5 ways your child's career will be different from your own

When you ask a child who they want to be in the future, you hear many answers, a lawyer, doctor, Formula 1 driver, vet, football player, maybe even a programmist. It’s unlikely you will hear that a child dreams of being a ‘UX designer freelancer doing a bit of front-end development, photographer and tutor on the weekends’?! It is one of the endless possibilities of how their career might actually end up.

The world around us is changing every day, so why wouldn’t our careers? The technological and cultural change that constantly progresses requires us to adapt to the new. Apart from traditional career paths, people nowadays have much more freedom in deciding what their job is going to look like - whether it is the location, the time, or the ‘job title’.

Keep reading to find out what we think will be the new normal in the careers world


Freelancing becomes a more and more popular form of work. In 2019, there were more than 2.1 million freelancers in the UK. For over 1.9 million people freelance was their main job, while another 234,000 people were doing freelance jobs in addition to their main employment.[1] It is especially tempting to young people, and those who value their freedom and independence - thanks to its nature, freelancing allows almost complete freedom of the pace and time of work. What is also important, becoming a freelancer means more freedom (pun not intended) to choose the clients you work with; This can be especially useful for people who want to work in a specific sector, industry or niche. Gaining experience in a particular area that you are passionate about means better value for clients in the future and more satisfaction for you overall.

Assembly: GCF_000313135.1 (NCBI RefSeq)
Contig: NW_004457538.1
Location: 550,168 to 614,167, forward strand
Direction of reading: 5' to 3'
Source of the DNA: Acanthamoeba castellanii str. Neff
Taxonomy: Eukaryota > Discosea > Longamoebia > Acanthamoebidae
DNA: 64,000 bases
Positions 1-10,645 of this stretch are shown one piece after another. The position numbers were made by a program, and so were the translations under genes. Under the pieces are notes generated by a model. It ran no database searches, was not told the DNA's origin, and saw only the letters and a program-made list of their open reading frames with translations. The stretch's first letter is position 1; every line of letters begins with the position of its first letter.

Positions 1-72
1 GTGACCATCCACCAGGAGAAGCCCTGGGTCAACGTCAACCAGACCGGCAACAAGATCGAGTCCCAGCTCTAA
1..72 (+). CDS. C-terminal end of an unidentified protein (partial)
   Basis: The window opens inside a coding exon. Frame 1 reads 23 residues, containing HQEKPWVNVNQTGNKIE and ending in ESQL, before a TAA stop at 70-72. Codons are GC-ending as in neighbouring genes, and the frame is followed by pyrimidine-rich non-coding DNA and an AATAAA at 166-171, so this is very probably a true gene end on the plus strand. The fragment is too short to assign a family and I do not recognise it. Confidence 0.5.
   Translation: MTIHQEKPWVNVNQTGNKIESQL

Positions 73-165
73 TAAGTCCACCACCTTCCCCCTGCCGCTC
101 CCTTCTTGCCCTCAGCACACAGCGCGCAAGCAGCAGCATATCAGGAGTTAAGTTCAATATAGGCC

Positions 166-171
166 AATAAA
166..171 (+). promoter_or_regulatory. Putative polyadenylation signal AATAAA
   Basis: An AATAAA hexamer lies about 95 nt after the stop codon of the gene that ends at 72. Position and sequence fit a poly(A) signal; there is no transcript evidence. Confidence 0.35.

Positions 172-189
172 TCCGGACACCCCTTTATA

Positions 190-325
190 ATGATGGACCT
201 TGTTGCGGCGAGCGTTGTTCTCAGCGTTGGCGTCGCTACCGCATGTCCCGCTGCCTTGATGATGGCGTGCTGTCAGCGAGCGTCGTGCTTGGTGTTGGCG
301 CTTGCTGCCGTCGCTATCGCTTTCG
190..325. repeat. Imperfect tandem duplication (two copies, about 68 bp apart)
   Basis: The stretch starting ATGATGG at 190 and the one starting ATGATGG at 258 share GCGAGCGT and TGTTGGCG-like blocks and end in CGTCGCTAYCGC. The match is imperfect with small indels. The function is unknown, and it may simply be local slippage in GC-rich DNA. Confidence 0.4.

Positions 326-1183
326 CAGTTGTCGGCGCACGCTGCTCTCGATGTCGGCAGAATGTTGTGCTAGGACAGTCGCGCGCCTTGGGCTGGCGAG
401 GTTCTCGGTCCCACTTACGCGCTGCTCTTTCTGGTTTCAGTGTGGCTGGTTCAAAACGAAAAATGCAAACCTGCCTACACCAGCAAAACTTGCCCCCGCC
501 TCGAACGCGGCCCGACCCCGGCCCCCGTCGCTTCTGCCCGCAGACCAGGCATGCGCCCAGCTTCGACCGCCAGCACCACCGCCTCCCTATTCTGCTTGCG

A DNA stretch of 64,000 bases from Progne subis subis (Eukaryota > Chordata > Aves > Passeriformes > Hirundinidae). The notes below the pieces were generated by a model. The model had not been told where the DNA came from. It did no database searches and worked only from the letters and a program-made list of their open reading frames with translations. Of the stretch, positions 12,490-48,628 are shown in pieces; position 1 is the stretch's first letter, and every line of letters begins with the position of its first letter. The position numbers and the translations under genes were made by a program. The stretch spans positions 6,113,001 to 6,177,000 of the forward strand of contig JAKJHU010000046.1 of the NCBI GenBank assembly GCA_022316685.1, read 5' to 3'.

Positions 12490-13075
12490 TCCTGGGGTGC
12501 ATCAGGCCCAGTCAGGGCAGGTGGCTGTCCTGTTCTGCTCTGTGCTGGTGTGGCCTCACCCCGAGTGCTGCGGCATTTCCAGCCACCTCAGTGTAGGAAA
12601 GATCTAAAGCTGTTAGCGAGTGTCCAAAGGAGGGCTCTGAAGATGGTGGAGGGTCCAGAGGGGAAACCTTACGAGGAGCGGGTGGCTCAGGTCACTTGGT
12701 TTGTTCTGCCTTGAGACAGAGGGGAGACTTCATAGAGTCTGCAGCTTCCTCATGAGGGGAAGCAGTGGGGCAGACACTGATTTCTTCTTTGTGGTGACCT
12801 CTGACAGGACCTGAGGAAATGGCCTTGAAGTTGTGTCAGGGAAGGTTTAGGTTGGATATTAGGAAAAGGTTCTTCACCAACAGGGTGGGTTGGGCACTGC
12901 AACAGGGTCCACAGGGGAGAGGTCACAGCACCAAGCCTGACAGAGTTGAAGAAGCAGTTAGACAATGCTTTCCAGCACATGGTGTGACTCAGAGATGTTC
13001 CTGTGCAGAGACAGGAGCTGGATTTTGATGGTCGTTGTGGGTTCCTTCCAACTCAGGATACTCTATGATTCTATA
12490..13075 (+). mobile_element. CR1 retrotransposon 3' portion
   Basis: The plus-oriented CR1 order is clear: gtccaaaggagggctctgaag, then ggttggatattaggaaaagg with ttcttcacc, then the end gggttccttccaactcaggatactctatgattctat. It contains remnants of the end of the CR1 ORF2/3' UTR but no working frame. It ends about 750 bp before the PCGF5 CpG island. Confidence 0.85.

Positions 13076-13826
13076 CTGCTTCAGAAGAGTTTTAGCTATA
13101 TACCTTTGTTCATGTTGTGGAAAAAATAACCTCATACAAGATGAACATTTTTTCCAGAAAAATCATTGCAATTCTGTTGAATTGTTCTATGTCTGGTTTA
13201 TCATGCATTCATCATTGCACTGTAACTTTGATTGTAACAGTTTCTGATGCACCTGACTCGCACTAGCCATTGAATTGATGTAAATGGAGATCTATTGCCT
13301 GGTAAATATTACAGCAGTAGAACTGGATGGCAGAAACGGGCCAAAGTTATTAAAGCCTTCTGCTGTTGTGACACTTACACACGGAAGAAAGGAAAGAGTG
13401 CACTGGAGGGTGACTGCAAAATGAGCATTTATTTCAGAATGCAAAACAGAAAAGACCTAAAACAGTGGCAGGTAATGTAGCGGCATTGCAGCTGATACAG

Changing companies

You could have heard family stories about someone so dedicated that they worked in one company their entire life. While it is still possible, it is no longer the popular career model. According to the U.S. Bureau of Labor Statistics, today’s students are likely to have 8 to 10 jobs by the time they are 38. Each workplace, even if it’s the same industry or position, offers developing different skill sets, working with a different team and in different dynamics. Changing companies is an opportunity for growth and gaining new experiences, and it is viewed as an advantage by employers. It can also translate into a more fulfilling career through discovering your particular niche or passion.

Becoming an entrepreneur

There were 5.9 million small businesses at the start of 2020.[2] With the connection to the internet and a laptop, barriers to entry in this profession are extremely low. Nowadays, suppliers and the global sales market are far more accessible than ever before, hence the growing popularity of entrepreneurship in the modern business world.

Becoming an entrepreneur is a major career decision that can affect your entire life. And this is what’s so great about it. ‘Being an entrepreneur is great because you literally own your destiny’[3]. Running your own business also means a certain level of independence that big companies often don’t allow – not only in terms of schedule and flexibility, but also in the direction which you want to take the company, the values behind the brand and other important business decisions. What matters are your skills and mindset, whether you are able to turn your talent into a profitable business, and the way you pave the way to success. Also, you get to define what success means for you and your business. Being an entrepreneur allows you to be the innovator, to develop your ideas, and follow your passions. This leads to a more rewarding career and ultimately, happier life.